Amex is issuing you credit based on what you told them. They have every right to verify that what you reported is true. I believe asking for tax records is a bit extreme and invasive but they they are assessing their risk. We may not like it but we also have the freedom to seek credit from other companies. If you want to keep your cards with Amex then I would send in the requested info.

linuxmachine
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Postby linuxmachine » Wed Mar 12, 2014 1:12 am

grifenhagen wrote:And yes they asked for me to sign the 4056 t. Based on the light research I've conducted, I don't neccessarily believe they should have the right to request that... I think that's sort of an invasion of privacy. Deny me or start me off with a low CL and then see if I am going to be a reliable customer (which I obviously am).
I have read some stories of people personally writing a letter to amex. I may do that tomorrow to explain all of this. If I do, I'll probably send 5 separate copies to make sure someone reads one.


They certainly have the right to ask for documents to determine credit worthiness. It's the same if you were to ask me to borrow money every month, and have you pay me back either in full or in installments. It's my money, and it's within my right to ask you to prove to me in a way that I am most comfortable. It's the same in reverse too. It's your right to refuse to share this information, and if that is the case, we can both agree to not deal.

If you feel this is a TRUE invasion of your privacy, then state it with them and let them know you'd like to rescind your application. There are many valid reasons not to share your tax information. You could even offer to provide other information to prove you have access to the type of funding you require to pay off your monthly debt, and if they respond with a no, then so be it.

If credit score if your primary concern, then don't worry about losing the BCE. Start small with a Cap One, Discover IT or any of the secured cards and ease your way in. You might feel like you're leaving a lot of rewards on the table, and you probably are to some extent. But if building up credit is your primary concern, you could wait a couple years. Those rewards only add up to a few hundred dollars anyways (and only in the first year), and given your income, it's really not a huge deal. Maybe good enough for a small gift for yourself here and there, but nothing you can't afford to buy on your own if you really want it. So take it easy and good luck

takeshi
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Postby takeshi » Wed Mar 12, 2014 8:04 am

grifenhagen wrote:The Hilton application went through as "in progress". I got an email today asking for tax records to verify my income. I have no idea what to do. I did not lie and boost up my income, I was telling the truth and entering in the income that I have access to use to pay my bills. This is money that I receive annually.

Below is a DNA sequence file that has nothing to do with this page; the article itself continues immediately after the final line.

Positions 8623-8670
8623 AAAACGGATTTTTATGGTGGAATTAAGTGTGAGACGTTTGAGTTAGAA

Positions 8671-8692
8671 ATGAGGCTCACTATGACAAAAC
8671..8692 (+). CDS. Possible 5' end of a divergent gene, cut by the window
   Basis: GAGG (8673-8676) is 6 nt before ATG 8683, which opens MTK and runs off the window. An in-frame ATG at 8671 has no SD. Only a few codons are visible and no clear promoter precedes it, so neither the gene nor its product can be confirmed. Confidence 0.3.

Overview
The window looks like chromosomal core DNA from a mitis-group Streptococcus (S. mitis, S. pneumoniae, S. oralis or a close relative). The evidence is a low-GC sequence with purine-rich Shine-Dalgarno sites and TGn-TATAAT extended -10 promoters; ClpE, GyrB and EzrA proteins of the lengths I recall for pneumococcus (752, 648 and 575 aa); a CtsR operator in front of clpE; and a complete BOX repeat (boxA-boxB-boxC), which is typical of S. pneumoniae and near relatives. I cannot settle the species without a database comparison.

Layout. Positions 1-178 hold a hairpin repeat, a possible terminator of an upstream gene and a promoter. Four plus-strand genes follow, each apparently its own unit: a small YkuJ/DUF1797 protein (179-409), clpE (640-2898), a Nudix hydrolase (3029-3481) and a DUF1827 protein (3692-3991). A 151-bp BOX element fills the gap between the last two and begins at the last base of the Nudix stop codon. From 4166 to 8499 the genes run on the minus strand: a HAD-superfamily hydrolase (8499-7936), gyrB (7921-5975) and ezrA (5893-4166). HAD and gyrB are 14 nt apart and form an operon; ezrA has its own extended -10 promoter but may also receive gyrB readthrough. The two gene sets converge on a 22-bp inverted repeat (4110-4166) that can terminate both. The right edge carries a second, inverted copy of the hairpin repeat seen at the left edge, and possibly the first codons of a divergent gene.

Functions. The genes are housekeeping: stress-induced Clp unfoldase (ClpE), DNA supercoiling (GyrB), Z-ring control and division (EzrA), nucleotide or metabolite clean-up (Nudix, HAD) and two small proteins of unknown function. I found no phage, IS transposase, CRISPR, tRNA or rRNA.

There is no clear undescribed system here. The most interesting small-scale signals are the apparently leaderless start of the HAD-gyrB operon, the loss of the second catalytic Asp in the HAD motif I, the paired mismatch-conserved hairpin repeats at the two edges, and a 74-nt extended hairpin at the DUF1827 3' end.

You always need to consider what evidence you'll be able to submit for your income when applying. AmEx relies on the 4506-T to verify income so your income needs to be indicated on your tax documents.

grifenhagen wrote:Based on the light research I've conducted, I don't neccessarily believe they should have the right to request that... I think that's sort of an invasion of privacy.

Your call whether you provide the 4506-T but it's what AmEx uses for income verification and they definitely have a right to verify your income. If you don't comply then you won't make any headway no matter how many letters you write or send.

Again, be careful with what you put on your applications. If you don't think your income will qualify you then cancel the application.

daniel2304
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Postby daniel2304 » Wed Mar 12, 2014 9:50 am

My 2 cent thought:
I think you applied too soon with an inconsistent in your income. Credit card application always ask for household income, not individual income. Last week, you entered 18K, this week you entered 40k. As for me, I want you to verify it as well. And I think Amex has the right to ask for verification.
All my posts are my opinions. All my posts mentioned "you" are merely for discussion-purpose only. No advice is given in any post at any time. It is also impossible for me to put effort to verify every statement that anyone has given.

thom02099
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Postby thom02099 » Wed Mar 12, 2014 5:38 pm

daniel2304 wrote:My 2 cent thought:
I think you applied too soon with an inconsistent in your income. [color="red"]Credit card application always ask for household income, not individual income.[/color] Last week, you entered 18K, this week you entered 40k. As for me, I want you to verify it as well. And I think Amex has the right to ask for verification.


Not true. They CAN ask for household income, they don't ALWAYS ask for it. When I recently applied for my AMEX BCP, I called in and asked specifically about this, as my personal income is what I've always used on all applications. AMEX CSR said individual income, not household income, is what they were asking for my BCP approval; they would not accept household income. And some of the automated applications will specify individual income; others will allow household income.